The government of Ethiopia and the forces of Tigray agreed to create peace in the civil war


NAIROBI – Ethiopia’s government and forces in Tigray officially signed a ceasefire on Wednesday, threatening to break away from Africa’s second most populous country after two years of brutal war.

“Both Ethiopian conflicts have agreed to end the war and resolve it through an orderly, orderly, coordinated and coordinated disarmament, restoration of law and order, restoration of services, and unhindered delivery of humanitarian supplies. [and] Protection of civilians,” said Olusegun Obasanjo, High Representative of the African Union for the Horn of Africa.

Although the full document has not yet been made public, the agreement was broadcast live on television and was praised by Ethiopian Federal Government’s National Security Adviser, Redwan Hussain, and Getachew Reda, who controls most of the People’s Liberation Front of Tigray. Tigray region of Ethiopia.

Redwan thanked the countries that supported Ethiopia and wiped it out a little on others. The European Union suspended budget aid to Ethiopia, and the United States suspended favorable trade conditions for Ethiopia amid human rights abuses, gang rapes, and mass killings of civilians by the Ethiopian army and its allies during the war.

“Our sisters and brothers from Africa must resolve their differences based on the principles held by Ethiopians,” he said. “Hopefully others will learn from … such generous and strong guidance.” But he added: “Now is the time to renew our relationship with our partners.”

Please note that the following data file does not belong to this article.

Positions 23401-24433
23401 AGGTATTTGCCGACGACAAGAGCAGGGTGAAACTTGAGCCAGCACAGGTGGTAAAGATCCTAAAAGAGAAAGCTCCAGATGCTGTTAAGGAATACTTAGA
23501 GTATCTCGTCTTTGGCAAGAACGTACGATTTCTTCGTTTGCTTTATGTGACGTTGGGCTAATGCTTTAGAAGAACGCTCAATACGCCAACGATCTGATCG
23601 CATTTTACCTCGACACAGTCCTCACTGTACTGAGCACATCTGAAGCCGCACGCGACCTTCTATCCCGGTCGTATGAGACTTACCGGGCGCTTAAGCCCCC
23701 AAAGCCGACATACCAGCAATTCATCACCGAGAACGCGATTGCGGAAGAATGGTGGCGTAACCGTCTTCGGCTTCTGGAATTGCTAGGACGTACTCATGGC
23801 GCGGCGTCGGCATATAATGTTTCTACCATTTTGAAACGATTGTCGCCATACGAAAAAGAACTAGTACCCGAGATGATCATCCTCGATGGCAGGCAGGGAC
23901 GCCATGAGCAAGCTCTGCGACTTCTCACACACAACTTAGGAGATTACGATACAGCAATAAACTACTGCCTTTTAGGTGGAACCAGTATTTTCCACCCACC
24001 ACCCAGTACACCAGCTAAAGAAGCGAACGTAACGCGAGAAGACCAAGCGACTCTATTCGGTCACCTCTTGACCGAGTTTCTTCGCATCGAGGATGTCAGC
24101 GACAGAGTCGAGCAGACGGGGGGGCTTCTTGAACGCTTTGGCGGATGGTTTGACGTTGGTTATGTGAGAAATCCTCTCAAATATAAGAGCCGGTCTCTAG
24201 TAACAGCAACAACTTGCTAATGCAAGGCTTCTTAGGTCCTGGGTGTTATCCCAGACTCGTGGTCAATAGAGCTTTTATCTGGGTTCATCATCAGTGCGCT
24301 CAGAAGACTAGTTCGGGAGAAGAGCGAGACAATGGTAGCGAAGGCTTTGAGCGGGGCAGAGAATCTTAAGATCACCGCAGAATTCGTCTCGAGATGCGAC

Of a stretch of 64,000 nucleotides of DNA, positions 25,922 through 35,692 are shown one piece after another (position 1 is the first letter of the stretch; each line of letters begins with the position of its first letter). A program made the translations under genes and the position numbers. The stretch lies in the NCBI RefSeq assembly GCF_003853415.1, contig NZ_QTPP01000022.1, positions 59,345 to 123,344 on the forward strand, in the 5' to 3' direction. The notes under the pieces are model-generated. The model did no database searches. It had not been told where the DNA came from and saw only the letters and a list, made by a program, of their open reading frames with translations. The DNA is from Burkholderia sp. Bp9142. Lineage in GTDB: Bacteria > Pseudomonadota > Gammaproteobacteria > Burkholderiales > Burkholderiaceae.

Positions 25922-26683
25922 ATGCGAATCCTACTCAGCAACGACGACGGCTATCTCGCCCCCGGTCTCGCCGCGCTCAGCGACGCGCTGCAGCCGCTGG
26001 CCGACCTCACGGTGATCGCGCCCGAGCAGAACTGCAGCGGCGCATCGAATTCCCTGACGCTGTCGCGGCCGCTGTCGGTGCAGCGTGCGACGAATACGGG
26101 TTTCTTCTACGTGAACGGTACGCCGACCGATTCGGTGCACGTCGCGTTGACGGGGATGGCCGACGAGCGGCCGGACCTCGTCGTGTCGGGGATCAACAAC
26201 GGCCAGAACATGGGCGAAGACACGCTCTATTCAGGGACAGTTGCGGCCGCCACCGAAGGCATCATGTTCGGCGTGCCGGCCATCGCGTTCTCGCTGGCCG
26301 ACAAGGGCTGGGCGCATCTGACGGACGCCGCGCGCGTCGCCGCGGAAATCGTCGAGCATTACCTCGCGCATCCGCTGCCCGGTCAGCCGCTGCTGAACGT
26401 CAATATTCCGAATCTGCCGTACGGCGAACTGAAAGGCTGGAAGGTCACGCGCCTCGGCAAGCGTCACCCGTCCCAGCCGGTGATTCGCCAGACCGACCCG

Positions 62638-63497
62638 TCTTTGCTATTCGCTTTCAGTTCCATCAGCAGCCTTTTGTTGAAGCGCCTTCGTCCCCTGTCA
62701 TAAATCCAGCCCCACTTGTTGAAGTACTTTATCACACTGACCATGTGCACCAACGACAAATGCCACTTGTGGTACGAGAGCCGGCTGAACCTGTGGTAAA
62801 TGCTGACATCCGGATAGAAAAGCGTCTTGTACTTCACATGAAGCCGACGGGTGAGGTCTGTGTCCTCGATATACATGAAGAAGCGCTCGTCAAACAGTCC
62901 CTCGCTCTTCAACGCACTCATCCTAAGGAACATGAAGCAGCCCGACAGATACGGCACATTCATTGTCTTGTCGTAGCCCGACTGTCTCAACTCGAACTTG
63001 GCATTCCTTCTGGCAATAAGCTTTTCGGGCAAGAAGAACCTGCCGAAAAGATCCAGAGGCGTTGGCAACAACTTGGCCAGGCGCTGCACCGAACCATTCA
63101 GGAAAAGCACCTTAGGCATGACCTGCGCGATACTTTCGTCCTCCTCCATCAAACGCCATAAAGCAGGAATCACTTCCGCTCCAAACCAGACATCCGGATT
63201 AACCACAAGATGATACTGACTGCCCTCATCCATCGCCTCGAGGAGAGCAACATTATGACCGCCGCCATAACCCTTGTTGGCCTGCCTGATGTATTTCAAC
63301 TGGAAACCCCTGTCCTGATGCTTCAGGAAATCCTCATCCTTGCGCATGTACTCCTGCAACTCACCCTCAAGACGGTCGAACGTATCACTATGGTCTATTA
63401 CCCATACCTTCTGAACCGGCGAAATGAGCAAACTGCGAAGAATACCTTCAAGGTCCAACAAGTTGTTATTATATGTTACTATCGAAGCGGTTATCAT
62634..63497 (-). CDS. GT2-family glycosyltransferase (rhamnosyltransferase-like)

Ato Getachew, a member of the TPLF, said that fighters and civilians are dying and asked for the agreement to be implemented immediately.

The conflict erupted in November 2020 after Tigray soldiers took control of military bases across Tigray after the relationship between the new central government and the TPLF, which had controlled ethnic politics for thirty years until the appointment of Prime Minister Abiy Ahmed in 2018, worsened.

Ethiopian soldiers took the strategic city of Tigray in the displacement of civilians

It will be the second time the two sides have stopped fighting during the conflict. A government-imposed five-month cease-fire in March allowed much-needed food aid convoys into the region, but that accord collapsed in late August amid renewed fighting. Since then, the Ethiopian army together with the Eritrean soldiers have captured the western, northern and southern areas of Tigray. Several airstrikes have been carried out, killing many civilians.

Two important parties were not represented in the conflict, the neighboring Eritrean government and its soldiers, who control a large part of Tigray and represent Ethiopia’s Amhara region, which has a long-standing border dispute with Tigray.

Eritrean President Isaias Afwerki has been an enemy of the TPLF and sees its leadership as an existential threat. The Amhara leaders, who are determined to maintain their disputed territory, have formed a strong relationship with Eritrea because of their distrust of the Ethiopian central government and strong hostility towards the TPLF.

Opposition party Amhara National Movement Member of Parliament Mr. Desalegn Chani Dannew said that he accepts the announcement, but said that he was disappointed that the Amhara claim was not officially accepted due to the dispute with Tigray. He also said the agreement lacks clarity on justice and accountability. The Tigray fighters also killed civilians in groups in the Amhara region, according to the United Nations.

Eritrea’s Minister of Information could not comment on the matter.

Airstrikes on kindergartens and Ethiopia’s peace without peace have ended.

The conflict has already killed tens of thousands of people, starved hundreds of thousands more, and destroyed health and education infrastructure in parts of northern Ethiopia.

The doctors of Ayder Referral Hospital, the largest hospital in Tigray, announced on Wednesday that they have stopped providing dialysis due to running out of medical supplies. A few weeks ago, when nurses sent home a much-loved patient, his lungs filled with fluid because he couldn’t cry.

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